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In-House IMRT QA Versus External Phantom Audit Results

S Kry

S Kry*, A Molineu, P Alvarez, A Faught, J Huang, J Kerns, K Pulliam, J Tonigan, D Followill, UT MD Anderson Cancer Center, Houston, TX

TU-E-108-5 Tuesday 2:00PM - 3:50PM Room: 108

Purpose: The Radiological Physics Center (RPC) credentials institutions for clinical trials involving advanced radiotherapy techniques with anthropomorphic phantoms. This study compared phantom results with in-house IMRT QA results.

Methods: We examined RPC head phantom irradiations for which institutions had submitted their own in-house IMRT QA results for the same plan. The RPC phantom includes 6 TLD-based point dose measurements, and film for evaluating distance to agreement (DTA) between the target and a neighbouring critical structure. Treatments failed the RPC phantom if any TLD-measured dose was outside 7% or the DTA in the high gradient region between the target and critical structure was more than 4mm from the institution's TPS-calculation. Institutions' IMRT QA on the same plan was per their protocol. The institution failed IMRT QA if a) they declared that their results did not meet their internal criteria, or, b) if their point doses agreed outside 3% or planar analysis agreed with less than 90% of pixels passing a 3%/3mm (or less stringent) gamma criteria. 189 plans were examined.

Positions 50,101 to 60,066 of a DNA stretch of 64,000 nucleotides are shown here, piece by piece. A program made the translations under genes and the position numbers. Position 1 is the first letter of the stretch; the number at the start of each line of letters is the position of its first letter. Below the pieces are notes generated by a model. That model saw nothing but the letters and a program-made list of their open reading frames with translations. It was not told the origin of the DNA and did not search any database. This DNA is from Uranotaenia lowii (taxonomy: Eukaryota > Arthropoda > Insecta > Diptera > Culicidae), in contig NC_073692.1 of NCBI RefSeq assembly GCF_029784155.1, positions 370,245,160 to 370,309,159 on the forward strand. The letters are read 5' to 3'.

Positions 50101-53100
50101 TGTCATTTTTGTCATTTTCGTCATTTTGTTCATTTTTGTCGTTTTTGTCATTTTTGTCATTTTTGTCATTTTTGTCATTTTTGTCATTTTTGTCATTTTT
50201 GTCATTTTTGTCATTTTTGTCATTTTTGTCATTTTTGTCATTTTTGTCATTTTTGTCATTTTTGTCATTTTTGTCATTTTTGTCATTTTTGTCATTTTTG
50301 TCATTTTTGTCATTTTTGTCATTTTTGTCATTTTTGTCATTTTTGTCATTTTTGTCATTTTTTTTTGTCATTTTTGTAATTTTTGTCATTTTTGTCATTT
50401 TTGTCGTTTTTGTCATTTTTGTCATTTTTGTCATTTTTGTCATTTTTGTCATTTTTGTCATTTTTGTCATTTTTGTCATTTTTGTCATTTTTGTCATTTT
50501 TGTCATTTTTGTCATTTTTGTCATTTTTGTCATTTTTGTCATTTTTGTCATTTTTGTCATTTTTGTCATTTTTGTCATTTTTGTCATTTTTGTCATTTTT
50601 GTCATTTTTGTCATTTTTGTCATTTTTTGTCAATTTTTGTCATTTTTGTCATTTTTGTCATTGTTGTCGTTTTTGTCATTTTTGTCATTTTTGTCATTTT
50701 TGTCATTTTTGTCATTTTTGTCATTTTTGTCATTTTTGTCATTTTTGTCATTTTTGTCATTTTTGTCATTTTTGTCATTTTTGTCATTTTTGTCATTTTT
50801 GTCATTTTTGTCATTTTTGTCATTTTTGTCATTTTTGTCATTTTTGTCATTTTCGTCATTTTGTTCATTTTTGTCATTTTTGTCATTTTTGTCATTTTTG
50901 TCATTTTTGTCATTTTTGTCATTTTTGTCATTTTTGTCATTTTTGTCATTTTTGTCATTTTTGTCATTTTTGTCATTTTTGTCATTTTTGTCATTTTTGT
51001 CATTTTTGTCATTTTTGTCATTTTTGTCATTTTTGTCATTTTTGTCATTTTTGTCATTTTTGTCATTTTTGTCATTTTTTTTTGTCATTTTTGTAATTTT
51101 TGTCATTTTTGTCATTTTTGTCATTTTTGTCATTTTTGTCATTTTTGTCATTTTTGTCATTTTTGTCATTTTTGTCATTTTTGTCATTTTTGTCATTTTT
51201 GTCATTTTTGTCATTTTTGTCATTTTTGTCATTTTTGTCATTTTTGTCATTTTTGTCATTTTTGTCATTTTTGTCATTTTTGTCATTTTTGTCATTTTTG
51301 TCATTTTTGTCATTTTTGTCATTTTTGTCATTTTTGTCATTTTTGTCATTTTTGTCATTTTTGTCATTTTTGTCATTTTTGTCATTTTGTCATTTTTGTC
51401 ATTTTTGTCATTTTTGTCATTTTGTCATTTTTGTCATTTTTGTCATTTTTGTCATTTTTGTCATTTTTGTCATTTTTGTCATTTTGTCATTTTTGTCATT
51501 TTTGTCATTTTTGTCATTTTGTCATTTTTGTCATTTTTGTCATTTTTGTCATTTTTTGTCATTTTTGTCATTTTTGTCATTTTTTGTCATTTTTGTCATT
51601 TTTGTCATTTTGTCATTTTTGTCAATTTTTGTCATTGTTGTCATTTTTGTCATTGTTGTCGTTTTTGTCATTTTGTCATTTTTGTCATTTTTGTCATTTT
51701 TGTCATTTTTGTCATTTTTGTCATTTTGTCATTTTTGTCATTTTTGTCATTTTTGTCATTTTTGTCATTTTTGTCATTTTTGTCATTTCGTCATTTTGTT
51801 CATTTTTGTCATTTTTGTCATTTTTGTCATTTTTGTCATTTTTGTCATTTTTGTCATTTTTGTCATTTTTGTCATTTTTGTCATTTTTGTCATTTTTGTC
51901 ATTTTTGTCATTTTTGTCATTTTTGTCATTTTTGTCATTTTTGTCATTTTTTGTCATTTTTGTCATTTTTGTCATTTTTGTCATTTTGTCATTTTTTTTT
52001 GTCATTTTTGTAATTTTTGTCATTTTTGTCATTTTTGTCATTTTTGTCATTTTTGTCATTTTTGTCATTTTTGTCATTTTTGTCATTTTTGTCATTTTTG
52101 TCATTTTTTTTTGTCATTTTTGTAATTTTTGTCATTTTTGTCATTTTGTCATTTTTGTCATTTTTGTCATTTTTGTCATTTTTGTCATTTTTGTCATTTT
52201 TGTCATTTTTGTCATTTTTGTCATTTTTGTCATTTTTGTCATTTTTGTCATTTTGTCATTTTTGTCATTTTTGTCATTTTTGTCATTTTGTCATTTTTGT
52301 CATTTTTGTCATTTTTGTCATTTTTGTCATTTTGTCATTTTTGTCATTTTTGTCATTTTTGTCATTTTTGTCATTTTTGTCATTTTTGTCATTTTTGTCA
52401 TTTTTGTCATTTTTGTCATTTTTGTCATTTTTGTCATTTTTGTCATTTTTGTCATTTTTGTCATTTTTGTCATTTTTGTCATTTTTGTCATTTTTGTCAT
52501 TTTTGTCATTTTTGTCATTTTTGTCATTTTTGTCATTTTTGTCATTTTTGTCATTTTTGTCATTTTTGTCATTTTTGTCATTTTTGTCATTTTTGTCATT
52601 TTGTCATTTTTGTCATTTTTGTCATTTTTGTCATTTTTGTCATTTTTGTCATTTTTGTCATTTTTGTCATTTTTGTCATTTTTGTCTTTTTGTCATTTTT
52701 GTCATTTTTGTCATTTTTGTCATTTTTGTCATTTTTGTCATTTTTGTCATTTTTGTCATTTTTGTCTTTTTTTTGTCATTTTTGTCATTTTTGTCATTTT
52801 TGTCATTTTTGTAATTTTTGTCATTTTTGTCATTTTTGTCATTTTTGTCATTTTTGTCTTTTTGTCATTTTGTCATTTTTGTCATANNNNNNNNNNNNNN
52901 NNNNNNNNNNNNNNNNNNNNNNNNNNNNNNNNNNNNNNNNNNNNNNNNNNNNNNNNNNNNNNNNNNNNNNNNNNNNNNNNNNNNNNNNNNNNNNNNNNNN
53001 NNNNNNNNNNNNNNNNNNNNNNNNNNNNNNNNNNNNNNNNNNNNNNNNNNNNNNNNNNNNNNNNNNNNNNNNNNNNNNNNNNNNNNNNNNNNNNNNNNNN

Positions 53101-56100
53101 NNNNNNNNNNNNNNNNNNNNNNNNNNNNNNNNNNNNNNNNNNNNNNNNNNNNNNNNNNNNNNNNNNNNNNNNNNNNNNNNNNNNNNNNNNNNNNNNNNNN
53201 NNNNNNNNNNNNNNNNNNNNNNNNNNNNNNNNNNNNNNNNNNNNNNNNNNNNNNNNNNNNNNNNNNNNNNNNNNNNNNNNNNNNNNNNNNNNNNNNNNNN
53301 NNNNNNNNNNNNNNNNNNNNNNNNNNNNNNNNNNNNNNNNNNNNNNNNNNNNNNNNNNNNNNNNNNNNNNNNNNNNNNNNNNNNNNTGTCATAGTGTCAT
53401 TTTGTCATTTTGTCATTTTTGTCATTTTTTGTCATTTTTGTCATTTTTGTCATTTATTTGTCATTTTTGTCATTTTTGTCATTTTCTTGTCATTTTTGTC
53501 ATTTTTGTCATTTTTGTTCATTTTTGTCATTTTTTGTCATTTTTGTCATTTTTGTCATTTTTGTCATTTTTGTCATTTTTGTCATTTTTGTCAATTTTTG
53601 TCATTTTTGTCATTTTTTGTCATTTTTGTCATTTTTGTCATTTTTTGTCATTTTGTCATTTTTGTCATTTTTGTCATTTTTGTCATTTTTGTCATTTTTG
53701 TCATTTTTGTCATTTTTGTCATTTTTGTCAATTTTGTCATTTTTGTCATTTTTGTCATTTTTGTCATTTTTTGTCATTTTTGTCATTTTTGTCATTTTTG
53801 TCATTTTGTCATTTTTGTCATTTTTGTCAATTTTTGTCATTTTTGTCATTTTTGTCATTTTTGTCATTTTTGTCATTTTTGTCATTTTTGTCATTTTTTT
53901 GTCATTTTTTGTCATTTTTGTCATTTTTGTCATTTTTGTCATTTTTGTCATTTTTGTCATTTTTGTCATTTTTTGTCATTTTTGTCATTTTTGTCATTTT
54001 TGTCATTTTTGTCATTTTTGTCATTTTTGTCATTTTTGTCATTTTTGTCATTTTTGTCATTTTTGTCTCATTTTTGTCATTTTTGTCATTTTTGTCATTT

Results: 23 plans failed RPC phantom irradiation, while 18 failed in-house IMRT QA. However, consistency was not observed between the two systems. Plans that failed the RPC phantom irradiation were only 22% likely to be noted as failing in-house IMRT QA (i.e., sensitivity = 0.22). Plans that passed the RPC phantom tended to pass IMRT QA; the specificity was 92%. No correlation was found between the agreement of in-house point dose and TPS versus RPC point dose and TPS.

Conclusion: Sensitivity, the most important quality of a QA process, was found to be very low overall for in-house IMRT QA as compared to the RPC phantom. These results challenge the merit of IMRT QA to detect problems in an end-to-end treatment delivery.

Funding Support, Disclosures, and Conflict of Interest: This work was supported by Public Health Service Grants CA10953 and CA081647 awarded by the National Cancer Institute, United States Department of Health and Human Services.

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